Knees. Poor old knees. Almost every form of training has been blamed for knee injuries, but as I said in a previous piece about running, blaming the activity is missing the truth. You can get unlucky and fall foul of an an unpredictable trauma, like putting your foot in a rabbit hole on a run or having a spotter let you down in the gym, you can do the exercises incorrectly, you can do too much of them (or any kind of training for that matter) or you can get unlucky with the hand your genes deal you that leaves you with arthritis or some similar problem, but none of those things are the fault of the exercise. Squats are probably the most blamed exercise for knee issues, apart from running, but studies have consistently shown benefits and no ill effects from properly done squats in a progressive programme, even for injured or ageing knees.
Weight training is often blamed for other injuries too, but there's really no need to suffer them if you take a sensible approach. Lift easy to start with. It's common for gym beginners to overestimate how much they can lift, or how much they need to, particularly when they're fit from other training, or lifting with their ego, but that's a quick way to bad technique, little or no progress, and injury. To get started, never mind the numbers, get your form right, it'll pay off long-term. Get some personal coaching in the big lifts, particularly squatting, deadlift and Olympic lifts if you're going to include them. Once you've got that right, the kind of weight you need on the bar will be more apparent to you. There are any number of weight training programmes to choose from with any number of claims, but for the most part they don't apply to the kind of training we're about. In Training for the New Alpinism, the authors recommend a programme of 4x4, ie 4 sets of 4 reps per exercise. From previous discussions in the group the 4x4 really does seem to be ideal and most of the other protocols I've looked at are aiming for an outcome we don't want. Commonly, it's recommended that larger volumes of weight training are good for endurance training, particularly larger sets in the order of 12-20 reps, but personally I'm not convinced there's good evidence to support that method. It's easy to see how it looks good; more reps= more endurance seems instinctive, but actually those big sets are too light to develop strength beyond a fairly low limit and not long enough to develop the kind of local muscular endurance we're after in the way a longer session of an exercise like box steps would, making them a kind of no-man's land that wastes energy and overworks your tendons without sufficient benefit to justify the effort, in my view. There can be benefits from sets of 8-12 reps in an early conditioning phase, but once you start building strength, drop the reps and up the weight. That methodology will change again when you're building up muscular endurance, moving away from a sets x reps model to emphasise a time based effort, but the better your work in that "heavy" phase, the better the payoff in the ME period and the better that phase will transfer onto the hills.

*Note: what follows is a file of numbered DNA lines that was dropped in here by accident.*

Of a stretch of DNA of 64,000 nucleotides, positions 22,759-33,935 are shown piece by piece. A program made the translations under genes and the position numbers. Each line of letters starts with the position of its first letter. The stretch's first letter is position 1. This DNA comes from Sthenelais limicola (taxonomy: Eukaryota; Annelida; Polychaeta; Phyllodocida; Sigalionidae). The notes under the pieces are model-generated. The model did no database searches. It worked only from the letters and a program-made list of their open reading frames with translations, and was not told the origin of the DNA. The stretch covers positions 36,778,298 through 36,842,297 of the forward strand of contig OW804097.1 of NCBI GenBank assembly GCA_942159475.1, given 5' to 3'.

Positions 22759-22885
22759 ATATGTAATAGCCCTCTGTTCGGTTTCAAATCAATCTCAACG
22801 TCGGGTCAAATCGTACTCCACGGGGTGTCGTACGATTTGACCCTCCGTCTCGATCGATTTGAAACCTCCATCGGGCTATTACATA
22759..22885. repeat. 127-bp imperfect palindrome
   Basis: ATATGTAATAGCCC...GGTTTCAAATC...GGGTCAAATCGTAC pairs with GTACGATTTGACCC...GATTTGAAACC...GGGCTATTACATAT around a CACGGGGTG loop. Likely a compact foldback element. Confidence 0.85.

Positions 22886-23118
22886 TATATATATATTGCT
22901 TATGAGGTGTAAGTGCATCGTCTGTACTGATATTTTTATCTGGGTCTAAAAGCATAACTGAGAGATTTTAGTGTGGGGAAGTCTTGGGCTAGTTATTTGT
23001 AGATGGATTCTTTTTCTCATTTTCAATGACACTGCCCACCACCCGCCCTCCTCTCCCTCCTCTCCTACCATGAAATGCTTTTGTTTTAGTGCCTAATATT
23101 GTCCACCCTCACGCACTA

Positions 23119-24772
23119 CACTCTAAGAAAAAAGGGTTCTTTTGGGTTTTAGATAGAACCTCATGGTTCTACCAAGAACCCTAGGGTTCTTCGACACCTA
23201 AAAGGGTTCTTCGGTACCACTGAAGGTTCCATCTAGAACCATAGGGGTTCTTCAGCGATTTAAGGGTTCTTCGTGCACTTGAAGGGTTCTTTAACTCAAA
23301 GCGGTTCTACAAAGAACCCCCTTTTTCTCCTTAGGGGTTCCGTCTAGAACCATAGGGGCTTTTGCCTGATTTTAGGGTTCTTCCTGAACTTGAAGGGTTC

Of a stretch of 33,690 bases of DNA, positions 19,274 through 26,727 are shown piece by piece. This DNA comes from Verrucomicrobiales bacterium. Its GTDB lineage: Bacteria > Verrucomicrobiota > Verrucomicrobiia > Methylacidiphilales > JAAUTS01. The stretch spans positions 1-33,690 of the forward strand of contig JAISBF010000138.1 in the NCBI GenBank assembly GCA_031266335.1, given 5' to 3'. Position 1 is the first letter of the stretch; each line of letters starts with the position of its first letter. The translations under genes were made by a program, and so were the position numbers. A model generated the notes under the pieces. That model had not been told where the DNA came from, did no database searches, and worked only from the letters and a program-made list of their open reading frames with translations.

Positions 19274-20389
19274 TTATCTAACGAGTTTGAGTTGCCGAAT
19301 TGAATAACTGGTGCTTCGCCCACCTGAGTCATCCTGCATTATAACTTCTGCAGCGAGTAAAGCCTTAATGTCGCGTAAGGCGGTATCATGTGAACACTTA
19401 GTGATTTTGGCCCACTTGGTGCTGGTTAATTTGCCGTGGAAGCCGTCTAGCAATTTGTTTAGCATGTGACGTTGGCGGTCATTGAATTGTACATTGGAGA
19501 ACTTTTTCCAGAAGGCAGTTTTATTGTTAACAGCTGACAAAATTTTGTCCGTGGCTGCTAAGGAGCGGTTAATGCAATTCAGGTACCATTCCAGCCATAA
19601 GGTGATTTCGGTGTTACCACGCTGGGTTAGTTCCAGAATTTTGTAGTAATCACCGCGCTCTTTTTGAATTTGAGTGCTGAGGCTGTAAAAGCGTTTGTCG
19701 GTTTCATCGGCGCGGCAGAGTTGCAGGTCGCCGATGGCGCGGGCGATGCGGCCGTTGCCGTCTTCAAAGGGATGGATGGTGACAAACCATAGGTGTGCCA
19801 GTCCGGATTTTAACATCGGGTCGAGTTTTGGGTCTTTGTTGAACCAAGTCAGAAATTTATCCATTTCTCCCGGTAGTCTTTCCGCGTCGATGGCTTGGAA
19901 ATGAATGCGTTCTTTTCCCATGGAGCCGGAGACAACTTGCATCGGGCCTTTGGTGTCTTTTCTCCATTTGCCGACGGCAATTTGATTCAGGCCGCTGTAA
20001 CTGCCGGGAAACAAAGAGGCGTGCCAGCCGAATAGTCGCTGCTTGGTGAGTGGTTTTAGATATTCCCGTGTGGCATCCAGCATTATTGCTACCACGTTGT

If you look at the validity of weight training for alpinism as a simple cost v benefit analysis. The cost in time is minimal, you can get a very good workout in under an hour. The cost in energy can be weighed against your available energy and recovery time and the cost in money is generally fairly low. The benefits are potentially huge if you do it right; you could have more endurance, be more injury resistant, get better core strength, be quicker up and down the hill, have a 5th gear to use when the situation demands, improve your balance, offset muscle loss associated with ageing, rehab injuries or address specific weaknesses, improve or maintain body composition, handle typical expedition loads more easily and recover better on multi-day trips. QED on the the cost v benefit equation for me.
If you don't want to weight train or don't believe you don't need it, by all means, don't do it. If you think alpinists shouldn't train with weights, think again.
Hope you're training and climbing well,Kevin.
*Weight/resistance training comes in many forms. As a term, weight training can quite properly be used to refer to things like cross-training with weights, powerlifting, weightlifting, or bodybuilding. They could also be legitimately called resistance training and they often are, but "resistance training" encompasses any training where work is done against resistance and could include hiking with a loaded pack, swimming, aqua aerobics, spinning, rowing and many other things that aren't "weight training", so for the purposes of this piece take any reference to weight training to be a workout typically composed of a number of exercises such as bench press, squats, cleans or deadlifts performed over a prescribed number of sets and reps using barbells, dumbbells, kettlebells, weight machines or similar loads. The particulars of how those sets and reps are made up and the specific exercises used can vary as needs change, but that's for another day.